Seeking peripheral markers of COPD supporting a hypothesis that the disease is not uniform in its presentation, but rather heterogeneous. Researchers believe these differences are definable by anatomic, physiological, molecular and cellular processes to determine disease manifestation and progression. Using quantitative computed tomography (QCT), researchers will study airway remodeling, emphysema and their associations with other functional and physiological indicators of COPD to define unique clinical subcategories related to the interactions of genetic and environmental characteristics in 800 study subjects. Studies will include associated biomarkers in blood and distinctive tissue changes on a molecular level as well as airway mucus content.
Continuing to examine lung tissue for evidence that abnormal immune system responses may contribute to airway injuries that signal COPD progression. For example, Pitt researchers have learned that bronchus-associated lymphoid tissue (BALT), which is part of the mucosal immune system, is found with COPD characterized by advanced airway disease. They will examine possible linkages among cellular organisms called peptides and microbial populations and other antigens that trigger immune response leading to BALT formation and progressive airway damage. Concurrent studies will look at how genetic factors and other molecular mediators affect lung tissue injury by focusing on damage to cellular repair mechanisms related to the inflammatory process. Project leaders are Drs. Duncan and Hogg.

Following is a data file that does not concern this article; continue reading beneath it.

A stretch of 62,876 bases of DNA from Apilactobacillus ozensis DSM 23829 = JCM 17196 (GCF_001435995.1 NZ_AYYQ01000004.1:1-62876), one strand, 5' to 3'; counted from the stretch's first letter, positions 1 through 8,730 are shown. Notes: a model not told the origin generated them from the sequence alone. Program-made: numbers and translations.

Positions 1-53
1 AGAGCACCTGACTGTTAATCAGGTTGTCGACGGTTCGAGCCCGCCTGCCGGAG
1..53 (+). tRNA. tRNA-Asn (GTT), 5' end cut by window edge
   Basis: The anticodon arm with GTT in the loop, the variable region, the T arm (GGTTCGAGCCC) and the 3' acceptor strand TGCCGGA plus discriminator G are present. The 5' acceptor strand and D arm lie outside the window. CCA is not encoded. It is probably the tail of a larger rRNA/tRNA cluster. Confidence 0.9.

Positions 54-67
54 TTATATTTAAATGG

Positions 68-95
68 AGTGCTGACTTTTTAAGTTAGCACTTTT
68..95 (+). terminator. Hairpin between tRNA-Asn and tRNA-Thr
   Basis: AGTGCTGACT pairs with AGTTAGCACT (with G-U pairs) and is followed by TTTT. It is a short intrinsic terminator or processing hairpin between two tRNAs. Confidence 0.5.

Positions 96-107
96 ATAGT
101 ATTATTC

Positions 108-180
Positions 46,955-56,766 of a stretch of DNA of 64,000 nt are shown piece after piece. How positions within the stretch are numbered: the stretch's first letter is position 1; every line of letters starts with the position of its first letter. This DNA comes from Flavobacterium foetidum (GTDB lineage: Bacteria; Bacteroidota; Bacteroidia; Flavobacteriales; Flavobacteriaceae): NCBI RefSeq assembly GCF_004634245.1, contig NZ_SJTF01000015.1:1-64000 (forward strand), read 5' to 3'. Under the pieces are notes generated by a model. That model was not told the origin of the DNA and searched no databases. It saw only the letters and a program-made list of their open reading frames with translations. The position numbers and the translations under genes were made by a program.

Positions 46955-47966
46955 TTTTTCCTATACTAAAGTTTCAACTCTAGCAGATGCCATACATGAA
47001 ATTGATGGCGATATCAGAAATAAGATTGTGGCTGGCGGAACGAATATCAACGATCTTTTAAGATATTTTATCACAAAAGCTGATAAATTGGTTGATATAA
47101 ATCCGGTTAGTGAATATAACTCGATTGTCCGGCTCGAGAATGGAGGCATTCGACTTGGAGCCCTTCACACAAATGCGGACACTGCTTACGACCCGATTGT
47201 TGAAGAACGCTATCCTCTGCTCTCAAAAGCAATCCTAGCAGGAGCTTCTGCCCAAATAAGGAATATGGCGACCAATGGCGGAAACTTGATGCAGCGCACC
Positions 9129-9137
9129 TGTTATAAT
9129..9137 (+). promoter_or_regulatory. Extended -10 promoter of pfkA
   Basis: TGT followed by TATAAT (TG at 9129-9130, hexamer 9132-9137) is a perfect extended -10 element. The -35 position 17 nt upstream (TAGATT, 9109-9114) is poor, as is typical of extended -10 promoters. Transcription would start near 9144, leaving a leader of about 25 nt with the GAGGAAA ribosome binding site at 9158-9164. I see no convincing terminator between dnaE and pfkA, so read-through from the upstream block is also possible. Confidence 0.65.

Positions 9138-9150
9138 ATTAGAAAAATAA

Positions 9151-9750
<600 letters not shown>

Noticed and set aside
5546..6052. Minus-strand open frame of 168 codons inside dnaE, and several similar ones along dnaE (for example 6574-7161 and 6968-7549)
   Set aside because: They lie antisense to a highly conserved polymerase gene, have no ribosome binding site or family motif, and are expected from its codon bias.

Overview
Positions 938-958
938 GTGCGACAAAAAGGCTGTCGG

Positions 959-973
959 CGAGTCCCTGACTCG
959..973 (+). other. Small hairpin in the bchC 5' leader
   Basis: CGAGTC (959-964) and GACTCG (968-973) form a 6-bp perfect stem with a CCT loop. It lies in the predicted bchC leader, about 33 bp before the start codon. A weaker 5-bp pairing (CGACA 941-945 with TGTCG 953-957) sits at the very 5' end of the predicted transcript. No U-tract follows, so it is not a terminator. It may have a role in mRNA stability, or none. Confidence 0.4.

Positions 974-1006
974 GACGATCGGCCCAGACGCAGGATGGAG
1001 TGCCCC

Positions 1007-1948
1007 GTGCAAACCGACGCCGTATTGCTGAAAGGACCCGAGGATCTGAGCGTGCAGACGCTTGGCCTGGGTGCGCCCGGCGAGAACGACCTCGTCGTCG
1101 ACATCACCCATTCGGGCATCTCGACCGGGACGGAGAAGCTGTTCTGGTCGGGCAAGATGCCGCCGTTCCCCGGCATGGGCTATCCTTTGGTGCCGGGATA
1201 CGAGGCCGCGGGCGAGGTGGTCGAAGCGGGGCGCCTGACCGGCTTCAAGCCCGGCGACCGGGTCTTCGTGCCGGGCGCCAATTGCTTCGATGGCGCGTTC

Assessing the efficacy of inhaled cyclosporine in patients with severe COPD to modify immune response and possibly slow disease progression and improve quality of life. Tissue changes characterizing COPD and transplant rejection are similar in many ways, and inhaled cyclosporine is effective in treating organ rejection in lung transplant patients. Studies will include a 28-day clinical safety trial involving particular attention to airway reaction and the risk of infection, as well as a 24-week trial that will examine biomarkers of immune response and changes in symptoms and radiological evidence of the disease. Recruitment for this trial will begin in February. Project leaders are Michael Donahoe, M.D., associate professor of medicine in the division of pulmonary, allergy and critical care medicine; and Robert Branch, M.D., professor of medicine and director of the Center for Clinical Pharmacology, both at the University of Pittsburgh School of Medicine.
University of Pittsburgh SCCOR studies will involve collaboration with other investigators in the departments of radiology, pharmacology and epidemiology and involves study subjects followed for previous research as well as additional patients recruited for SCCOR-specific project studies.
"COPD is a growing epidemic. In fact, the NIH has begun a campaign to raise public awareness of the disease," said Dr. Sciurba. "Even though smoking rates have been decreasing nationwide, rates remain among the highest in western Pennsylvania, where nearly a quarter of people still smoke, and there are millions of people who are at risk because they are former smokers."
Dr. Sciurba added, "Many people with early signs of COPD simply avoid activities they formerly enjoyed because of shortness of breath and other discomfort. Treatment can help, and we hope to find more and better treatments in the future."